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When software fails at the wrong time…

October 22, 2008

I recently had to take my pregnant wife to the hospital to treat a kidney infection.  One of the first things we did after we got into a room was to answer an absolute torrent of medical questions.  The nurse performed data entry into the hospital’s patient management software while she was asking the questions.  The process took about an hour to complete.  All the while my wife was not being treated and was in severe pain.

Now, had nothing gone wrong with the patient management system, the sheer amount of questions would still have taken at least forty-five minutes.  I’ll grant that this time was necessary, especially because my wife is pregnant, to ensure that the diagnosis and treatment were done correctly.  However, the extra fifteen minutes that my wife had to suffer through existed only because of failures in the patient management system.

The first problem was that the nurse was stumped when she tried to put in the answer my wife gave to a question and there was no drop-down entry for it.  The question was “are you allergic to latex?”  The answer, as so often happens in real life, was “sort of”.  The nurse became aggrevated because the choices for her to choose from to enter the answer didn’t include an answer like that (which actually was that she is sensitive to latex).  As a result, the nurse wasted time trying to force my wife’s answer into one of the application’s pre-defined choices.  She actually resorted to trying to talk her into claiming that she has a full-blown allergic reaction to latex when that isn’t true!  A poor implementation of software caused a nurse to do her job poorly.  That is absolutely unacceptable.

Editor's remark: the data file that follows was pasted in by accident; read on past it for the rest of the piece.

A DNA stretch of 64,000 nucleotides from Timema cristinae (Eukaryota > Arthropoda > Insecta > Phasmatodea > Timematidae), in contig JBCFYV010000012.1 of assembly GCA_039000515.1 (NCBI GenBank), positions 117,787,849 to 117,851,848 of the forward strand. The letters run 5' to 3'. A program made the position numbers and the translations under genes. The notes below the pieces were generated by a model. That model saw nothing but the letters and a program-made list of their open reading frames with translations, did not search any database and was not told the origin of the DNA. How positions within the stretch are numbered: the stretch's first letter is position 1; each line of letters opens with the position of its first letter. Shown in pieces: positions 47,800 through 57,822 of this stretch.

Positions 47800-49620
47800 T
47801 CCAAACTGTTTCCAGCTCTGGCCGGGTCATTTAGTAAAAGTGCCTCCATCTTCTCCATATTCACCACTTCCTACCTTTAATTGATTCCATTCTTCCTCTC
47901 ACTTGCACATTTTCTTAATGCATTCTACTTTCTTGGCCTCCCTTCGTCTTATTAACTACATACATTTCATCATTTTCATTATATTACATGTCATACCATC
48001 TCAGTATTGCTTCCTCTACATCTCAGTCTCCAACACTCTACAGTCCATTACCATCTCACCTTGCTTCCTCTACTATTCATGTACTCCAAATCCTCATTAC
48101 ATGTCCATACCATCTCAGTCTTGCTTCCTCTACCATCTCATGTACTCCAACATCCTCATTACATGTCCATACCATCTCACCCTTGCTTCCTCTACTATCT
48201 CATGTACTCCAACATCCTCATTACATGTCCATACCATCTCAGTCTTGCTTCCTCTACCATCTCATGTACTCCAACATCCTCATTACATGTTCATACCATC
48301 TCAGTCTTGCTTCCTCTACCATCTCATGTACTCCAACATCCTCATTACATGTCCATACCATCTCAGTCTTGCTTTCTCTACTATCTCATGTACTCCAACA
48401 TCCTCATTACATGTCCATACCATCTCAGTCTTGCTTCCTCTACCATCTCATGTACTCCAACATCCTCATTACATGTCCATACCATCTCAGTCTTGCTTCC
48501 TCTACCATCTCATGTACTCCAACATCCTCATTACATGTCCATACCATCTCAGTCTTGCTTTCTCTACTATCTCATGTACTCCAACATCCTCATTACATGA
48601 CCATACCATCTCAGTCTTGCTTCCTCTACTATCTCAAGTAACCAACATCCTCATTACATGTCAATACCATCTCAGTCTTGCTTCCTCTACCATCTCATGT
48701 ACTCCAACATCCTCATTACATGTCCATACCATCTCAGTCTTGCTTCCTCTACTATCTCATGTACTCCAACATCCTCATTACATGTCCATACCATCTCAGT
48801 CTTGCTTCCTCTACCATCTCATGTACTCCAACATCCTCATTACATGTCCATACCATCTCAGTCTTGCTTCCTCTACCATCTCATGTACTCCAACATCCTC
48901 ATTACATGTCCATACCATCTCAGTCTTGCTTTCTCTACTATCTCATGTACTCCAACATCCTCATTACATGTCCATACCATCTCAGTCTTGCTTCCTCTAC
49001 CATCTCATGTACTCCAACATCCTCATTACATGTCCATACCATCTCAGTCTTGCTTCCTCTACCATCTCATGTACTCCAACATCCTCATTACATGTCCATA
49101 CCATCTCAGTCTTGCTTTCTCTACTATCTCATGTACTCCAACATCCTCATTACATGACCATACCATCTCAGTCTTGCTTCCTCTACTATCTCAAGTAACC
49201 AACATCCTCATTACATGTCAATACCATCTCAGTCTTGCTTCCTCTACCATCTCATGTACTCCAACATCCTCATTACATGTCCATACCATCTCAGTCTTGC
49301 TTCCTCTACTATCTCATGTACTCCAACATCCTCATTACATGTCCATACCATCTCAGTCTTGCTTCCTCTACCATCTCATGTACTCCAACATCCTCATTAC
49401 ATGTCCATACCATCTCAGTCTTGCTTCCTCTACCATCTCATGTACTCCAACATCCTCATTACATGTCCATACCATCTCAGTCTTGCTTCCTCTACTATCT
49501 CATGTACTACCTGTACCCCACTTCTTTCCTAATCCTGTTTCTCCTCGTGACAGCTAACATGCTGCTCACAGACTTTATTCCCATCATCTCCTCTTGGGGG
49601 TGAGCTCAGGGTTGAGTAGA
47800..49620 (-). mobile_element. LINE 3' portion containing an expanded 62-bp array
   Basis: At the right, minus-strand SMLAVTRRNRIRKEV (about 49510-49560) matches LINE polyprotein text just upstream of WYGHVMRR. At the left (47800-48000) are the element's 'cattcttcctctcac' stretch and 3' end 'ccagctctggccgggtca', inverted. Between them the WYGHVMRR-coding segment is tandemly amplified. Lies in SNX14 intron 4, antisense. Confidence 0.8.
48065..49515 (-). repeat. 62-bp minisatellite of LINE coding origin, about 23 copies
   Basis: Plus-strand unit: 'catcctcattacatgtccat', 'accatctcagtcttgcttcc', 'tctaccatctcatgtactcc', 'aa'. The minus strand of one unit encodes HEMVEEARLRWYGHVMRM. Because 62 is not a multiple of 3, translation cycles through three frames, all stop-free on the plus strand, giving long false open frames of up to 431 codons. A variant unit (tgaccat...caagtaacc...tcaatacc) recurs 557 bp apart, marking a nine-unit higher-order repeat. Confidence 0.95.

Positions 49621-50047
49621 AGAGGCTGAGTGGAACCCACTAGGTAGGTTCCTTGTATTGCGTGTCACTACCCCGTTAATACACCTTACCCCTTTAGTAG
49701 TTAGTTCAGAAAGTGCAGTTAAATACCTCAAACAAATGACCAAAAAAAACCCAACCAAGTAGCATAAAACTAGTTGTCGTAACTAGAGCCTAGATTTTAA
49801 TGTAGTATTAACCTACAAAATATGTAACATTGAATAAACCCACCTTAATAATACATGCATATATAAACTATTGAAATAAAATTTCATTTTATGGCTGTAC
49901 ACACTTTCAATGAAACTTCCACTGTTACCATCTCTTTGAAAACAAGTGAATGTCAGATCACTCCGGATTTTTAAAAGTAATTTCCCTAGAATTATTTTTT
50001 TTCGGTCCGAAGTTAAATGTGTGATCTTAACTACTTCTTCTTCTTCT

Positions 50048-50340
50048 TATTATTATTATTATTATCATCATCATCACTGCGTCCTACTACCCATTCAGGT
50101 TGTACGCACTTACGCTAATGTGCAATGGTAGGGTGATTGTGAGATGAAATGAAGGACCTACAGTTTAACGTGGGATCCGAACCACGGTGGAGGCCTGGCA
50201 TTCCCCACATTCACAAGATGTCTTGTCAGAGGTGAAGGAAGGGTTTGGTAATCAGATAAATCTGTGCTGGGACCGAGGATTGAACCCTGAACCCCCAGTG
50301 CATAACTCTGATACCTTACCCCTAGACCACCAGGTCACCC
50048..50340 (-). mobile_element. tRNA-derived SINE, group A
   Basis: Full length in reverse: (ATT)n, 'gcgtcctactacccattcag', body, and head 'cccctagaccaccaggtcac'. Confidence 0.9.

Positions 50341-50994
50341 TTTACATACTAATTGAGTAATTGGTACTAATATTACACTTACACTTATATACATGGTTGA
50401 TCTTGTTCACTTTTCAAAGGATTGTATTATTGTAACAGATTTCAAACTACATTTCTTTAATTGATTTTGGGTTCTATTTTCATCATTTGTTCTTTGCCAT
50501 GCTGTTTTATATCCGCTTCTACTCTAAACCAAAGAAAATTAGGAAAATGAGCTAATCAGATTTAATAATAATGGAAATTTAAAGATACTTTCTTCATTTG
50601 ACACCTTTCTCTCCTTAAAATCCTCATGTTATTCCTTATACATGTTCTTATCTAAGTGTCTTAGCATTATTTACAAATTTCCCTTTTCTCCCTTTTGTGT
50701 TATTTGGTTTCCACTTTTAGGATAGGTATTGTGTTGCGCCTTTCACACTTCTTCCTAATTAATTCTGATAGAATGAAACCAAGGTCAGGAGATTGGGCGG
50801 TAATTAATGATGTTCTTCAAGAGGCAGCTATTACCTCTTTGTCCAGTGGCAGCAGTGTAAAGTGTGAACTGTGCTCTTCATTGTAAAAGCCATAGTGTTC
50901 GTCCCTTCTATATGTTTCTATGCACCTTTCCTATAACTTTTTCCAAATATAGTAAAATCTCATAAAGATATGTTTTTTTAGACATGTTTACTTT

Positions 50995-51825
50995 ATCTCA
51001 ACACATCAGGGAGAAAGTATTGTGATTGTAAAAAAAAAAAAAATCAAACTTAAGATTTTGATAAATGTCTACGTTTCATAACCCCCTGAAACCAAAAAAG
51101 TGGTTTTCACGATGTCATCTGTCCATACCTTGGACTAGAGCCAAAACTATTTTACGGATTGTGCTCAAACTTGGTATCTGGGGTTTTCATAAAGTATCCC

The rest of the wasted time was due to some other glitches in the patient management system that weren’t as serious as serious.  The application completely shut down at one point without an obvious cause.  Later, the nurse had to re-type in a few sentence’s worth of explanation three times because the data wouldn’t save properly the first two times.  Fortunately these events didn’t have as much of a negative impact on patient care as the first problem, but they did waste valuable time.

The point is that software developers should always strive to elliminate software failure, yet there are times when failure in software means more than just lost time and money.  That critical failure, as in my anectdote, can cause extended suffering and loss of good, humane care when it is needed most.  If you are a developer on such a software application then you should be ensuring that your software works correctly for real situations.  This incident shows me that the software industry still fails to provide what people really need in real situations.


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